Institute of Hazard, Risk and Resilience Blog - Making a difference to how we live with hazard and risk. Professor Rajiv Sinha from the Department of Civil Engineering at the Indian Institute of Technology, Kanpur visited IHRR and the Department of Geography as a COFUND Senior Research Fellow based at St Aidan’s College. He is one of the most [...] The post Living with the Kosi River floods: Interview with geoscientist Prof Rajiv Sinha appeared first on Institute of Hazard, Risk and […]
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2:30 PM | Now You Can Take a Virtual Hike in California State Parks
You can now visit 14 California State Parks from the comfort of your own web browser, using Google Street View.
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1:56 PM | Urban Protected Areas: Important for Urban People, Important for Nature Conservation Globally
The international conservation movement traditionally has concentrated on protecting large, remote areas that have relatively intact natural ecosystems. It has given a lot less attention to urban places and urban people. About ten years ago, four of us long involved … Continue reading →
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1:43 PM | #23: Salps
From reading our blog you are aware that so far this season we have documented two newly entangled whales this summer/fall in the Bay of Fundy (Catalog #3279 and Catalog #4001).  The last couple of weeks of the field season have been frustrating since we have been plagued with high winds, rain and fog.  Inclement weather can be very frustrating so when we were faced with a small weather window we
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12:21 PM | The Skinny on Who Eats Meat
By Susan Cosier Say you took all the countries in the world and skewed their borders to represent how much meat each consumes. Well, what you would get is this map. Lands of big meat eaters would bulge, while more omnivorous nations would trim down. Across the globe we are taking increasingly bigger bites of burgers, pork chops, and chicken breasts, but carnivores in the European Union and the United States eat the most meat per person per day. (New […]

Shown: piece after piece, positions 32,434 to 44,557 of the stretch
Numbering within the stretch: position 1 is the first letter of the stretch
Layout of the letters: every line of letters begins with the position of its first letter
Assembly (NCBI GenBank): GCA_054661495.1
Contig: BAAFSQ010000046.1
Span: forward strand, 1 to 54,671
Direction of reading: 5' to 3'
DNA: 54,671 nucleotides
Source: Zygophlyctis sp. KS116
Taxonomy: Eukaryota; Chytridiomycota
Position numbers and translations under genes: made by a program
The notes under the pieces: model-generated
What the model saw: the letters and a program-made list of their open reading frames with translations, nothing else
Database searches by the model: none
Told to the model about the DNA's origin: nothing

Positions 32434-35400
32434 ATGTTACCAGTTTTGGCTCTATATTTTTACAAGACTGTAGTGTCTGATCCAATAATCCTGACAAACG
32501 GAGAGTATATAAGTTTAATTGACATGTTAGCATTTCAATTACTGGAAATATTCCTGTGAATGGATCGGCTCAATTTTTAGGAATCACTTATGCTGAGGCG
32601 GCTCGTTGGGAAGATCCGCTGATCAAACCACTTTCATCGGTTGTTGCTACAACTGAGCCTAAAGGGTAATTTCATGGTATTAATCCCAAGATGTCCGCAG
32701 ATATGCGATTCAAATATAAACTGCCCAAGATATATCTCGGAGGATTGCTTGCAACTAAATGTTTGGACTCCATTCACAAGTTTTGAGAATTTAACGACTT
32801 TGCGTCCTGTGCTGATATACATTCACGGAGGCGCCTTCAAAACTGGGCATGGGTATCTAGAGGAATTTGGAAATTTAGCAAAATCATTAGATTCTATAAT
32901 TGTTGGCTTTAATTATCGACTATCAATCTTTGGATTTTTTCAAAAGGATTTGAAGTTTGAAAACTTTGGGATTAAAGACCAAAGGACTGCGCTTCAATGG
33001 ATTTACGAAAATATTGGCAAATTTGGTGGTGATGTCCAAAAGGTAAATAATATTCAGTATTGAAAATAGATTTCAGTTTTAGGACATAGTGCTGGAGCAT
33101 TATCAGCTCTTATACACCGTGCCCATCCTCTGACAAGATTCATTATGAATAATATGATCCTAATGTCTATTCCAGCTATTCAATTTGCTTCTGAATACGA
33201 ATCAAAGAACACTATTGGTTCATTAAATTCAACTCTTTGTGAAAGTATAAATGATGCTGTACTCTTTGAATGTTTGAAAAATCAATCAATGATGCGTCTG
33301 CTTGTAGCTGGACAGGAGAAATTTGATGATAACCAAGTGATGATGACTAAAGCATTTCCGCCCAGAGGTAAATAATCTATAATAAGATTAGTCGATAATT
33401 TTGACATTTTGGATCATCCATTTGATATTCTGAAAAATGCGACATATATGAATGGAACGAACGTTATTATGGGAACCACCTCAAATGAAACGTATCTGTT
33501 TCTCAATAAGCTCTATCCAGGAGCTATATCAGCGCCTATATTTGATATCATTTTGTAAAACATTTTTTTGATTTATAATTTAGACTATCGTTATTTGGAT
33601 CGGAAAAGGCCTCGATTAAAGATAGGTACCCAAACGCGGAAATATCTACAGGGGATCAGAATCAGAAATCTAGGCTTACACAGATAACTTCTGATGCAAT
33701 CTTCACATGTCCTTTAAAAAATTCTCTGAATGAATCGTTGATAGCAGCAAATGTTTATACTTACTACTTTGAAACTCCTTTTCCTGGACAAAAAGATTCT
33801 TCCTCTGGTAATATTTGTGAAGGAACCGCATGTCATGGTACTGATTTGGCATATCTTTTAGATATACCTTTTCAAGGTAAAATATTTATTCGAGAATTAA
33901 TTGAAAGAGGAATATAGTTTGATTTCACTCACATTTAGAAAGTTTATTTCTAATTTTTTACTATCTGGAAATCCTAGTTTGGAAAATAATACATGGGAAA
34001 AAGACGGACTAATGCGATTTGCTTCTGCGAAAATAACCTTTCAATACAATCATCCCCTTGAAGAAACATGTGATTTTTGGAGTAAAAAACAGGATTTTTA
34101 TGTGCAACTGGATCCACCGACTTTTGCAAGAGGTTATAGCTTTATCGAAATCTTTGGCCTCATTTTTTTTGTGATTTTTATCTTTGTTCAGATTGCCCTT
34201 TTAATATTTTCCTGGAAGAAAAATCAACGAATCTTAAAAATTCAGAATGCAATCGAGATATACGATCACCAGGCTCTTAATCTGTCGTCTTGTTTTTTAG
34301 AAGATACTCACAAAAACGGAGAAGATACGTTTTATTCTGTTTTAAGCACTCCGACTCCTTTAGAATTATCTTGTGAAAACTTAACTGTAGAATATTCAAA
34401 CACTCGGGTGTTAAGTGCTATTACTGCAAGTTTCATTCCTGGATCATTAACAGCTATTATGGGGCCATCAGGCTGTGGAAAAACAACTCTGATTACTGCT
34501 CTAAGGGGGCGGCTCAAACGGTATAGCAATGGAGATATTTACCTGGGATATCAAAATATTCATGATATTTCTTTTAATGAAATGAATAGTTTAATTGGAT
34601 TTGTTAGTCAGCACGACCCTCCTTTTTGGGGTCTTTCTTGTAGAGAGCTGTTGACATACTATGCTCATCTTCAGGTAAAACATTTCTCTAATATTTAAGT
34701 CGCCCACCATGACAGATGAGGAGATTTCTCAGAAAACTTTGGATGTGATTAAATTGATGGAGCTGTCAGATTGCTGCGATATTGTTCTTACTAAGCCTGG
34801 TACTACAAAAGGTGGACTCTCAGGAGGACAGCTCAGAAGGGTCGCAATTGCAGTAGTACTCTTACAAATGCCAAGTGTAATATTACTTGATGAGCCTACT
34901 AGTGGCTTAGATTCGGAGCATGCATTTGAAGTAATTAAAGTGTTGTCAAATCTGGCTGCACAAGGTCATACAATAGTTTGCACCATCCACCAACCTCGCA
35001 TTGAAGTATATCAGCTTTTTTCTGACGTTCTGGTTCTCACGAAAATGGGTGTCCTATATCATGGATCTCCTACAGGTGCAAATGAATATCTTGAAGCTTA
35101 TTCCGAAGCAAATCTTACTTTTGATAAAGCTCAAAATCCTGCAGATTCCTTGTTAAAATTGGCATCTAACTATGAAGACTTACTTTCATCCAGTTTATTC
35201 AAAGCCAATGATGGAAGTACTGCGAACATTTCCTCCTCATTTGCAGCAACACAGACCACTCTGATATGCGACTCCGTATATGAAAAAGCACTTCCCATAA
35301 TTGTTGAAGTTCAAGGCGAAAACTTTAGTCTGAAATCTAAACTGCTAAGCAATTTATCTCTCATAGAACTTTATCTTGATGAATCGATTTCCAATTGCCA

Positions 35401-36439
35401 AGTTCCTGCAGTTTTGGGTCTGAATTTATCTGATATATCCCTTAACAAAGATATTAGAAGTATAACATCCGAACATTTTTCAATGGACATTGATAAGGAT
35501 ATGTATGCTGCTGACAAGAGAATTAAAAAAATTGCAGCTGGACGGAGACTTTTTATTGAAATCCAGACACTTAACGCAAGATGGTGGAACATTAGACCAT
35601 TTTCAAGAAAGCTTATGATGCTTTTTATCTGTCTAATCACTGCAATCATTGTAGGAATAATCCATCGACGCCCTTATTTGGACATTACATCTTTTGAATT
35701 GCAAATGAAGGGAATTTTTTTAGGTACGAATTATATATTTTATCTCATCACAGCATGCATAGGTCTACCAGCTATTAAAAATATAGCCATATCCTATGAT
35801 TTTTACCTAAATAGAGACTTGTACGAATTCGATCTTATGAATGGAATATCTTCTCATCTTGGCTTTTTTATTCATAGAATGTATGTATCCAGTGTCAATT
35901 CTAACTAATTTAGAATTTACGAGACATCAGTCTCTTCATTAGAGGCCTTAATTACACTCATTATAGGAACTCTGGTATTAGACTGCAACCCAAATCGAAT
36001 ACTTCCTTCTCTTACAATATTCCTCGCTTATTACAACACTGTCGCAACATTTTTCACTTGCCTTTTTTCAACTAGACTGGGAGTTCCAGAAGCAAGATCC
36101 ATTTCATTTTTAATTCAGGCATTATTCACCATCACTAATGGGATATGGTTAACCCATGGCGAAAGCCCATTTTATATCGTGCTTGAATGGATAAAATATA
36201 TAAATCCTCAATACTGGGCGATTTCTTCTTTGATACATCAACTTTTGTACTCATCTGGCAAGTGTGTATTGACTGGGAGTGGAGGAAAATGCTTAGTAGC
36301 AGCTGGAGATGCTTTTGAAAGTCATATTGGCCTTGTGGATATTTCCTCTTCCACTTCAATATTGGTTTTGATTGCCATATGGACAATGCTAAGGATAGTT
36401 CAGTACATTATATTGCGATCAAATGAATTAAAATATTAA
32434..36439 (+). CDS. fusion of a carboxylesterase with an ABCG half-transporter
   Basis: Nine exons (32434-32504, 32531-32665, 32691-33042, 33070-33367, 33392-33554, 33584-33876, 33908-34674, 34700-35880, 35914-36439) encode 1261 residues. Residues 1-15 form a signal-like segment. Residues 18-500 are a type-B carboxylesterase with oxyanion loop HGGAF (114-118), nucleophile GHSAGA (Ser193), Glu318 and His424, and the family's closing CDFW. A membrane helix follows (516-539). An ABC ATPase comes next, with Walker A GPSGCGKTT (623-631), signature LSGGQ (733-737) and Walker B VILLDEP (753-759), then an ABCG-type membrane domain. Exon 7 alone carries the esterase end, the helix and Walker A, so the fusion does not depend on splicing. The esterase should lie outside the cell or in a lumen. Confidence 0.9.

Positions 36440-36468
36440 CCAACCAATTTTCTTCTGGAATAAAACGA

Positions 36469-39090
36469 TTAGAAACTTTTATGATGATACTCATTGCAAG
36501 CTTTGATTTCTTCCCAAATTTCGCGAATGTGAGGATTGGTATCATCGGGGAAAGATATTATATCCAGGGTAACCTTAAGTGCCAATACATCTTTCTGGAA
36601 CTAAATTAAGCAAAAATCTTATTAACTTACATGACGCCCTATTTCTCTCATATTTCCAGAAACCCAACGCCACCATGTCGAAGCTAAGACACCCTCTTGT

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12:00 PM | Blame humans, not lions, for cheetah declines
Wild cheetahs have suffered tremendously over the last century—their population has been reduced by an order of magnitude, from some 100,000 one hundred years ago to just 10,000 today. While it’s certain that human activity bears at least some proportion of the responsibility for that decline, many have also pointed fingers at other predators in
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3:01 AM | The Long Bright Path to the Nobel Prize for LED Lighting
A Nobel Prize for the breakthrough behind the LED light bulb honors a long lineage of inquiry.

October 07, 2014

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8:29 PM | Invasives Week: Clawing Their Way to the Top
By Elizabeth Royte This story is a part of OnEarth's Invasive Species Week.In the chill of a New England April, Chad Coffin, a 12th-generation Mainer, raced against the dying of the light, the rising of the tide, and the prospect of his livelihood falling to pieces. Wearing chest waders, earmuffs, and multiple layers of hoodies, he muscled heavy wooden fence rails—strung with netting and aluminum flashing—into the soft muck at the mouth of […]
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8:04 PM | Invasives Week: Attack of the Schwartzencrab
By Rocky Kistner When you think of Maine, you probably think of a brisk coastline teeming with lobster and shellfish. But there is one crustacean that just doesn’t belong on those rocky shores. Meet the green crab, a voracious European invader and the subject of “Clawing Their Way to the Top,” Elizabeth Royte’s contribution to OnEarth’s Invasive Species Week. The pinchy poacher is also the star of “Attack of the Green […]
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8:04 PM | Attack of the Schwartzencrab
By Rocky Kistner When you think of Maine, you probably think of a brisk coastline teeming with lobster and shellfish. But there is one crustacean that just doesn’t belong on those rocky shores. Meet the green crab, a voracious European invader and the subject of “Clawing Their Way to the Top,” Elizabeth Royte’s contribution to OnEarth’s Invasive Species Week. The pinchy poacher is also the star of “Attack of the Green […]